I thought "16" applying the "always positive" mantra, but the explanation goes as follows:

"Work the problem by taking the square root of both sides and solving for x.

Thus,

(x-1)^2=400 x-1= +/-20 (wait, I was not expecting to see the negative root!!)

So x= -19 or x=21 and x-5=-24 or x-5=16" (which is not even an option).

Seeing that 16 was not among the choices, I could have picked (C)-24, which would have been correct, but it goes against the theory of the positive root...so I was left scratching my head.

If (x-1)^2=400, which of the following could be the value of ? (A) 15 (B) 14 (C) –24 (D) –25 (E) –26

I thought "16" applying the "always positive" mantra, but the explanation goes as follows:

"Work the problem by taking the square root of both sides and solving for x.

Thus,

(x-1)^2=400 x-1= +/-20 (wait, I was not expecting to see the negative root!!)

So x= -19 or x=21 and x-5=-24 or x-5=16" (which is not even an option).

Seeing that 16 was not among the choices, I could have picked (C)-24, which would have been correct, but it goes against the theory of the positive root...so I was left scratching my head.

Anyone has an idea?

Thks!

When the GMAT provides the square root sign for an even root, such as a square root, fourth root, etc. then the only accepted answer is the positive root. That is:

\(\sqrt{9} = 3\), NOT +3 or -3; \(\sqrt[4]{16} = 2\), NOT +2 or -2;

Notice that in contrast, the equation \(x^2 = 9\) has TWO solutions, +3 and -3. Because \(x^2 = 9\) means that \(x =-\sqrt{9}=-3\) or \(x=\sqrt{9}=3\). _________________

If (x-1)^2=400, which of the following could be the value of ? (A) 15 (B) 14 (C) –24 (D) –25 (E) –26

I thought "16" applying the "always positive" mantra, but the explanation goes as follows:

"Work the problem by taking the square root of both sides and solving for x.

Thus,

(x-1)^2=400 x-1= +/-20 (wait, I was not expecting to see the negative root!!)

So x= -19 or x=21 and x-5=-24 or x-5=16" (which is not even an option).

Seeing that 16 was not among the choices, I could have picked (C)-24, which would have been correct, but it goes against the theory of the positive root...so I was left scratching my head.

Anyone has an idea?

Thks!

When the GMAT provides the square root sign for an even root, such as a square root, fourth root, etc. then the only accepted answer is the positive root. That is:

\(\sqrt{9} = 3\), NOT +3 or -3; \(\sqrt[4]{16} = 2\), NOT +2 or -2;

Notice that in contrast, the equation \(x^2 = 9\) has TWO solutions, +3 and -3. Because \(x^2 = 9\) means that \(x =-\sqrt{9}=-3\) or \(x=\sqrt{9}=3\).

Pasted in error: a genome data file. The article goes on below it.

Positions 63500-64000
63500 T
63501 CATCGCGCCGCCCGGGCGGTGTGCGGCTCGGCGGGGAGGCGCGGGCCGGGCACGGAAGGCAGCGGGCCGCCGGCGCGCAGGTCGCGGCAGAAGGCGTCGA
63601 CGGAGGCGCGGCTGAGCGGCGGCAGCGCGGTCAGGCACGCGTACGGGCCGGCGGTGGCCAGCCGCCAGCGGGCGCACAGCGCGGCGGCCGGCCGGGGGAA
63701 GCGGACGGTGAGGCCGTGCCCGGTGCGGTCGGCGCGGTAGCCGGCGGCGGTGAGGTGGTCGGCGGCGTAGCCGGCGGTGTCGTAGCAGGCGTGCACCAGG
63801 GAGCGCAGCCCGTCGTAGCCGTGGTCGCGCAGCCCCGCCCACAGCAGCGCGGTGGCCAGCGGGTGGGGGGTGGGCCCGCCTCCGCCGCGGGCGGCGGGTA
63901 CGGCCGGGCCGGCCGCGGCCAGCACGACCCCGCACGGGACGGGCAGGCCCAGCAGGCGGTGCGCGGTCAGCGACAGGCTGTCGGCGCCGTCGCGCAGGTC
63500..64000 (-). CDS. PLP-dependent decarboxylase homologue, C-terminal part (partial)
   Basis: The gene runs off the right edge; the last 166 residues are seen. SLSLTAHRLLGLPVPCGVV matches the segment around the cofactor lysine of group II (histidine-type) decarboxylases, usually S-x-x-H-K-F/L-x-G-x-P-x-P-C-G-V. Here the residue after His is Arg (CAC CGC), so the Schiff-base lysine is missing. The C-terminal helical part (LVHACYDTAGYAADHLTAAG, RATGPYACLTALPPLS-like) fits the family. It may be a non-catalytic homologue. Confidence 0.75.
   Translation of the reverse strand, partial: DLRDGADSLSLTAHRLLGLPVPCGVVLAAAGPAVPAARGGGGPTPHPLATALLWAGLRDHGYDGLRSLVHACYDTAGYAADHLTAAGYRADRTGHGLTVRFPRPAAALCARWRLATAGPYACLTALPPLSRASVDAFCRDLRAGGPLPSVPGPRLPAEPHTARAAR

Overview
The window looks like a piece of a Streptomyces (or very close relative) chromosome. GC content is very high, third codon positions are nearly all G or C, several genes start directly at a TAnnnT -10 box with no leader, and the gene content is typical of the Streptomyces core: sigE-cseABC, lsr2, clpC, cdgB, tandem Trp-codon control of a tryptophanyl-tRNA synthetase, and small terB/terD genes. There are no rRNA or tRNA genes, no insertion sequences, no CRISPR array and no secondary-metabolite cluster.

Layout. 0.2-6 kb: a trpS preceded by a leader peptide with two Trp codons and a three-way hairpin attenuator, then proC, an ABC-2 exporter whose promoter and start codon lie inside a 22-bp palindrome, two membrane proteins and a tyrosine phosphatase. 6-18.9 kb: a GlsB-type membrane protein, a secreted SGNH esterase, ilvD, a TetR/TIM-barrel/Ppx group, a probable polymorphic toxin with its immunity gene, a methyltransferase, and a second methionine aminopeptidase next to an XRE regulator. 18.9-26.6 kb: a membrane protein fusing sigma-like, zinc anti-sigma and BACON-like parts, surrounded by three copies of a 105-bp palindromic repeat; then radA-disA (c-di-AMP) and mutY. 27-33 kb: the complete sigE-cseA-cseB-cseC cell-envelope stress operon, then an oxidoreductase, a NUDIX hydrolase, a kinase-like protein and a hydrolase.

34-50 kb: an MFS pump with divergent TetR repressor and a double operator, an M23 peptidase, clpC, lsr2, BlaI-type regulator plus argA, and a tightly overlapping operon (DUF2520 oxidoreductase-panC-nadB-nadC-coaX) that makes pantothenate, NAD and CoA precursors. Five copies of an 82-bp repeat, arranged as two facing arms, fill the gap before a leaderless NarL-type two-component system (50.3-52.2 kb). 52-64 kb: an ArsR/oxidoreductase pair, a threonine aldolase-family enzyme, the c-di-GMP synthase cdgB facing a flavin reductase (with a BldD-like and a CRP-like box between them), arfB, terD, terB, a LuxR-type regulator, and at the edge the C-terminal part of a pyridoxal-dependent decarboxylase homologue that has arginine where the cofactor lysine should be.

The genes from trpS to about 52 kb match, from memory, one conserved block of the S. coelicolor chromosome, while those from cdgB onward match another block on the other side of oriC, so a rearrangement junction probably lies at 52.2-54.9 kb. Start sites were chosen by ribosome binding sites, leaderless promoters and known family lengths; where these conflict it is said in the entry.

Thanks, but in this case the correct answer is considering the negative root because (C) -24 is the correct answer. If it considered the positive root, the correct answer would have been -16, which is not even among the choices.

Am I missing something here? This is an OG question.

If (x-1)^2=400, which of the following could be the value of ? (A) 15 (B) 14 (C) –24 (D) –25 (E) –26

I thought "16" applying the "always positive" mantra, but the explanation goes as follows:

"Work the problem by taking the square root of both sides and solving for x.

Thus,

(x-1)^2=400 x-1= +/-20 (wait, I was not expecting to see the negative root!!)

So x= -19 or x=21 and x-5=-24 or x-5=16" (which is not even an option).

Seeing that 16 was not among the choices, I could have picked (C)-24, which would have been correct, but it goes against the theory of the positive root...so I was left scratching my head.

Anyone has an idea?

Thks!

When the GMAT provides the square root sign for an even root, such as a square root, fourth root, etc. then the only accepted answer is the positive root. That is:

\(\sqrt{9} = 3\), NOT +3 or -3; \(\sqrt[4]{16} = 2\), NOT +2 or -2;

Notice that in contrast, the equation \(x^2 = 9\) has TWO solutions, +3 and -3. Because \(x^2 = 9\) means that \(x =-\sqrt{9}=-3\) or \(x=\sqrt{9}=3\).

Thanks, but in this case the correct answer is considering the negative root because (C) -24 is the correct answer. If it considered the positive root, the correct answer would have been -16, which is not even among the choices.

Am I missing something here? This is an OG question.

Rgds,

Here is a solution for that question:

\((x - 1)^2 = 400\) --> \(x-1=20\) or \(x-1=-20\) --> \(x-5=20-4=16\) or \(x-5=-20-4=-24\).